As always, there is a lot of fishing action going on after summer salmon.

At Southeast Alaska, beam trawlers are back on the water targeting 650,000 pounds of pink and sidestripe shrimp in a third opener.

Southeast’s Dungeness season reopened on Oct. 1, and a few million pounds are likely to come out of that fishery. There will again be no opener for red or blue king crab because of low abundances.

On Oct. 5, a hundred or more divers also could be heading down for more than 1.7 million pounds of red sea cucumbers. A catch of just under 3 million pounds of sea urchins also is up for grabs, but there may be a lack of buyers. Southeast divers also are targeting giant geoduck clams.

At Prince William Sound, a 15,000-pound test fishery just wrapped up for golden king crabs; likewise, a nearly 7 million pound golden king crab fishery is ongoing along the Aleutian Islands.

Kodiak crabbers have pulled up more than 2.3 million pounds of Dungeness crab so far with a few weeks left to go in the season. A sea cucumber fishery opened at Kodiak on Oct. 1 with a 130,000-pound limit.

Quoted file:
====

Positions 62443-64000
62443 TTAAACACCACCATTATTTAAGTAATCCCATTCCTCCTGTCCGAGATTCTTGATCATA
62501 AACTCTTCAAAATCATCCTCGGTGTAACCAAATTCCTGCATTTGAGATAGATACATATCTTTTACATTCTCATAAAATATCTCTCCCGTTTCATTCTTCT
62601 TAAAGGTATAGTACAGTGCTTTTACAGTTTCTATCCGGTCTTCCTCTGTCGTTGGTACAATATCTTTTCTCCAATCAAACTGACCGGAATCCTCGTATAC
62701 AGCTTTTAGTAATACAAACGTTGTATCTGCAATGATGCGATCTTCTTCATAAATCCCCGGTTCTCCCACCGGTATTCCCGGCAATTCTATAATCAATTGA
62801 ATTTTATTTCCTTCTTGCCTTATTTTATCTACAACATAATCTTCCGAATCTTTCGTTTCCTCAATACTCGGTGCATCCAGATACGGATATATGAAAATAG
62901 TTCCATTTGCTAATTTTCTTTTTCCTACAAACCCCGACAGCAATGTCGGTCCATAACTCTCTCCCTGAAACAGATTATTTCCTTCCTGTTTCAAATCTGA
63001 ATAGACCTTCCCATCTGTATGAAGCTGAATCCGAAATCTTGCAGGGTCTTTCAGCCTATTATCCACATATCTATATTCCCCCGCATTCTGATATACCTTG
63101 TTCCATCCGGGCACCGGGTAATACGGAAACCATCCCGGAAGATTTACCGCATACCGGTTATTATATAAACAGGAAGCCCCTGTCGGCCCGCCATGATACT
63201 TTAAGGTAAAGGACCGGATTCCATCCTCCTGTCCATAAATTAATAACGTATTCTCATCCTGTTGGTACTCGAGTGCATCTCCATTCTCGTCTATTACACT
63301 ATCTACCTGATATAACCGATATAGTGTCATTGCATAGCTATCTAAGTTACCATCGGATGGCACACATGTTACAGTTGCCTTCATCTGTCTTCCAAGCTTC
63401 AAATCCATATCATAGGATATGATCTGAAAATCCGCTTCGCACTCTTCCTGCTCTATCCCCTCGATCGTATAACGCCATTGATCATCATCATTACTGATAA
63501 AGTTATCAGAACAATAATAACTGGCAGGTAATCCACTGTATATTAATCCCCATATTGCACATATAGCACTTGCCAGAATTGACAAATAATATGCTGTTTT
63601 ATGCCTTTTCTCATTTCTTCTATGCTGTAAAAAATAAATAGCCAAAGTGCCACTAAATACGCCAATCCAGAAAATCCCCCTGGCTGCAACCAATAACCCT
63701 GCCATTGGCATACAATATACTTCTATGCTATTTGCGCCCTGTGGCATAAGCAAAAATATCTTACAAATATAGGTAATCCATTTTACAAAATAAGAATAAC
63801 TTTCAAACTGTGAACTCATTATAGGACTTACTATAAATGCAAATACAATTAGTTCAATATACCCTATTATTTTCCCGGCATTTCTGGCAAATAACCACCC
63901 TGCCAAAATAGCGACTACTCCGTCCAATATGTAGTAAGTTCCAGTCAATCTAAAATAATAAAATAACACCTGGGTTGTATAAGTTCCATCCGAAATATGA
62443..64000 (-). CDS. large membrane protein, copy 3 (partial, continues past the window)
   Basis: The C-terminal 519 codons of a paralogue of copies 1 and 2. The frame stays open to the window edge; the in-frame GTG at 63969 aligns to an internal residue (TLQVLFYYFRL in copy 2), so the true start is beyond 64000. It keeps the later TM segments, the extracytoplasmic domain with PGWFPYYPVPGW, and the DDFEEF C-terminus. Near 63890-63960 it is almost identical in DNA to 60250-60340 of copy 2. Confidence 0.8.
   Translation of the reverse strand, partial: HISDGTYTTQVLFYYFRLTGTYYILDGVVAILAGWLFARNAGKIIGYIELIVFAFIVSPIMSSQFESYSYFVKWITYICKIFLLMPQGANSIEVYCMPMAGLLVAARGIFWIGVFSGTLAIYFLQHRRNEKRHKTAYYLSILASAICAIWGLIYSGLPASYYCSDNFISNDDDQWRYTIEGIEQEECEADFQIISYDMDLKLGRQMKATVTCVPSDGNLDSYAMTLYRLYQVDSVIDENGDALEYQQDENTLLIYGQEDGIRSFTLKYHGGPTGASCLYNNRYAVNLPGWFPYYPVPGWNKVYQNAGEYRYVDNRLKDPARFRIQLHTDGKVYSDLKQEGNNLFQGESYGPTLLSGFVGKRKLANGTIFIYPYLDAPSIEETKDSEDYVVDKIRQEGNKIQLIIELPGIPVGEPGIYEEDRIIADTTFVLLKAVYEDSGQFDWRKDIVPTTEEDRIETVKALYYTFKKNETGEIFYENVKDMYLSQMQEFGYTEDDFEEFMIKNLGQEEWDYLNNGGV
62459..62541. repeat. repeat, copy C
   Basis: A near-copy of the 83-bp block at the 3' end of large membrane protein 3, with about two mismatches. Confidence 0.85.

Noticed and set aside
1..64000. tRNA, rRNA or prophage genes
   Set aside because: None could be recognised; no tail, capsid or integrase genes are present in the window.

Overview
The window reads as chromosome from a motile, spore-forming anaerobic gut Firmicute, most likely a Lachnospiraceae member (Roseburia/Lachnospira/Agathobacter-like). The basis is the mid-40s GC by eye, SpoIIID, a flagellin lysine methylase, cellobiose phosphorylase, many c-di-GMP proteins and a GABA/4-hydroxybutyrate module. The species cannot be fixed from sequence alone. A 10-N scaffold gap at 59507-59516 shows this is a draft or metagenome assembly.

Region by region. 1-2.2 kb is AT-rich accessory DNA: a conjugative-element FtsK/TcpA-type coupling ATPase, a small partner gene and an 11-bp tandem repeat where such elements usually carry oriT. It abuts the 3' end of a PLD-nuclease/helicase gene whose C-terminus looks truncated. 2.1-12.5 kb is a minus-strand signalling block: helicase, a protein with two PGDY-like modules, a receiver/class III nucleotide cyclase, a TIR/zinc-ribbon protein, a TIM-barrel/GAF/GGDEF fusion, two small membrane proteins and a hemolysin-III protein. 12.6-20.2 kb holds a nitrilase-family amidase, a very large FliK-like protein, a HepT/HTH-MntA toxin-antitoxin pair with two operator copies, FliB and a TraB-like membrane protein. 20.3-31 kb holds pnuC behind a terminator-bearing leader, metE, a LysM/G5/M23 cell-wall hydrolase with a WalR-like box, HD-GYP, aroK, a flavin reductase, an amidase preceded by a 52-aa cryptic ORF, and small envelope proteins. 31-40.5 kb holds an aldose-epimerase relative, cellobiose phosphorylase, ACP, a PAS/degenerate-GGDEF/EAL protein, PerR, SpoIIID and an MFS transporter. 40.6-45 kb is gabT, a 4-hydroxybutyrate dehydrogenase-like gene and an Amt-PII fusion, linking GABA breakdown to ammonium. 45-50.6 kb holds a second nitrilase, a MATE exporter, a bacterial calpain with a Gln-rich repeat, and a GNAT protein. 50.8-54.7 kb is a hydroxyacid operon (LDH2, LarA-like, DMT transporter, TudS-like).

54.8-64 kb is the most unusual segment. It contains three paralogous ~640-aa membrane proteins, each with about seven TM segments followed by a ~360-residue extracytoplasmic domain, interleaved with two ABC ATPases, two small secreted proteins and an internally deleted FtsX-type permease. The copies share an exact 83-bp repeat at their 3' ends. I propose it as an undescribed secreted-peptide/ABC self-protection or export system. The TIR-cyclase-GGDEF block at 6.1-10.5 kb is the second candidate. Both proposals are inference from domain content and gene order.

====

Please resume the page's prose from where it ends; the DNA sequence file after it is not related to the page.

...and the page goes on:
Halibut landings were approaching 13 million pounds, or 79 percent of the 16 million-pound catch limit. Homer, Kodiak and Seward are the top ports for landings.

For sablefish (blackcod), the catch was nearing 17 million pounds, or 52 percent of the nearly 32 million-pound quota. Seward, Kodiak, Sitka and Dutch Harbor were getting the most deliveries.

Both of those fisheries end in early November.

The Bering Sea pollock fishery closes on Nov. 1. Alaska pollock is the nation’s top food fishery, and the Bering Sea will produce more than 3 billion pounds again this year. And as always, fisheries for cod, flounders, rockfish and much more are ongoing in the Bering Sea and Gulf of Alaska.

Finally, the state Board of Fisheries has accepted 275 proposals to address at its as yet undetermined meetings on Prince William Sound and Southeast subsistence, commercial, sport and personal use fisheries and statewide shellfish. Meeting dates have been bumped from this winter to sometime next year because of covid-19 constraints.

The board will consider new meeting dates at an Oct. 15-16 virtual work session.

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Laine Welch is an independent Kodiak, Alaska-based fisheries journalist. Click here to send her an email.

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